Completed SweetSpot Trades 1999-2016
The gross returns of all SweetSpot trades completed to date are presented below. Performance is expressed as the dividend-adjusted percentage returns an investor would have seen if she had bought at the beginning of each trade period and exited at the end, neither adding nor selling any shares along the way. Returns are measured against the corresponding dividend-adjusted returns of SweetSpot’s most-representative market-index ETF(s) (see “Benchmarks” below).
Past performance is not an assurance of similar future results.
*”Market” is the S&P 500 (SPY) from 1999-2007, and global stocks from 2008 onward (see “Benchmarks” below).
**Average and aggregated returns are presented to illustrate SweetSpot’s history of profitable, market-beating trades. Due to concurrent and overlapping trade periods, the effects of compounding, and other factors, they do not represent actual annualized returns that an investor who traded the strategy would have realized. See the two charts below for gross and net cumulative annualized returns since inception and for the most recent one, three, five, ten and 15 years.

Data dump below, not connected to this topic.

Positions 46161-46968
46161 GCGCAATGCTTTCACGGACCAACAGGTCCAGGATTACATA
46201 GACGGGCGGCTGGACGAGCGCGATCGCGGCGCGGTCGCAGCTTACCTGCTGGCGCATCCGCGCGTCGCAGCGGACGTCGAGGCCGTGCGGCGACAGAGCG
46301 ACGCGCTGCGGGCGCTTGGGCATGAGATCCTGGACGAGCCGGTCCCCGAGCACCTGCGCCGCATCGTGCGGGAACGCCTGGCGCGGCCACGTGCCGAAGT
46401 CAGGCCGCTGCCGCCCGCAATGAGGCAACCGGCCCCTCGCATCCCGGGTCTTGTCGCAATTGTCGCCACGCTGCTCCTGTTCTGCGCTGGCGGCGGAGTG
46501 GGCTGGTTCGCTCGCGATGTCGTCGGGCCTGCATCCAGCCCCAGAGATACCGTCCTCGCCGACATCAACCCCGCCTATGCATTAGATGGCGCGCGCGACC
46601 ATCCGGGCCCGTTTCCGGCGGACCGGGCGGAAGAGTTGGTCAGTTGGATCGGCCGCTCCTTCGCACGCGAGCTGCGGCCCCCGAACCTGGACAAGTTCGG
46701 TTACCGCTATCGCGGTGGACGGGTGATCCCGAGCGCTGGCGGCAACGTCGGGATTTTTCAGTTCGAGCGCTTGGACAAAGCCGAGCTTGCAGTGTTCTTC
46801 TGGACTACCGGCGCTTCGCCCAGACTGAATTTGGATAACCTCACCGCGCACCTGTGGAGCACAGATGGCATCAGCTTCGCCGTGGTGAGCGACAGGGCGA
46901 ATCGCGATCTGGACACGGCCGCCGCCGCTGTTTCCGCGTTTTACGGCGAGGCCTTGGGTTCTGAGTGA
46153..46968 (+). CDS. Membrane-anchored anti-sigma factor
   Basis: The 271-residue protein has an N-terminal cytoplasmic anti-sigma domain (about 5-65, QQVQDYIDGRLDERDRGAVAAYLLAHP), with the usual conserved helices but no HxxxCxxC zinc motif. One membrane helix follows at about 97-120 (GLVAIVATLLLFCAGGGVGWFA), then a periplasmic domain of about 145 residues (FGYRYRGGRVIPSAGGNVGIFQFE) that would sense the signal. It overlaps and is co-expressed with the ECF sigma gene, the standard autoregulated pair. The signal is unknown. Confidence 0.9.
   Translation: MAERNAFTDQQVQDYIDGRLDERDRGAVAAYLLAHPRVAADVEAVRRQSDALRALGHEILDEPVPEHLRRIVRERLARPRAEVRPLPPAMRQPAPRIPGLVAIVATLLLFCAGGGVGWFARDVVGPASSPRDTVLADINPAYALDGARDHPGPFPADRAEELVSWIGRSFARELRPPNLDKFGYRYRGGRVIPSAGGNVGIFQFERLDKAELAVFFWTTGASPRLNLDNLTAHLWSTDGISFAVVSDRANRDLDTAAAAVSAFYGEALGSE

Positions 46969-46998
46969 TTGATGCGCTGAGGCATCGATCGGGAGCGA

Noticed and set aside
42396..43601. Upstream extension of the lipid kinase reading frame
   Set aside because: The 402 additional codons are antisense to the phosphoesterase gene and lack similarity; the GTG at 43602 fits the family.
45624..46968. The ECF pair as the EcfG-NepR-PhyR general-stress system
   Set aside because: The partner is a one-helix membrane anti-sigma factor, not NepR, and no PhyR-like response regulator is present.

2016 in Review*
“When everybody thinks alike, everyone is likely to be wrong.”
~ Humphrey Bancroft Neill
After starting the year at deeply depressed levels, prices for commodities and other hard assets rallied strongly in 2016. The resource-rich SweetSpot portfolio benefited from the recovery, gaining +19.6 percent.* This result was gratifying, both in absolute terms and relative to the +8.5-percent return of the All Country World Index ETF (ACWI). Returns were consistent across the portfolio, as 21 of 23 holdings saw gains, and all outliers were to the upside. Portfolio holdings were paced all year by two investments that at the beginning of the year, just about everyone thought should be avoided: [One gained +107.8 percent for the year and the other +64.9 percent. (Proprietary information that would identify portfolio holdings has been redacted.)]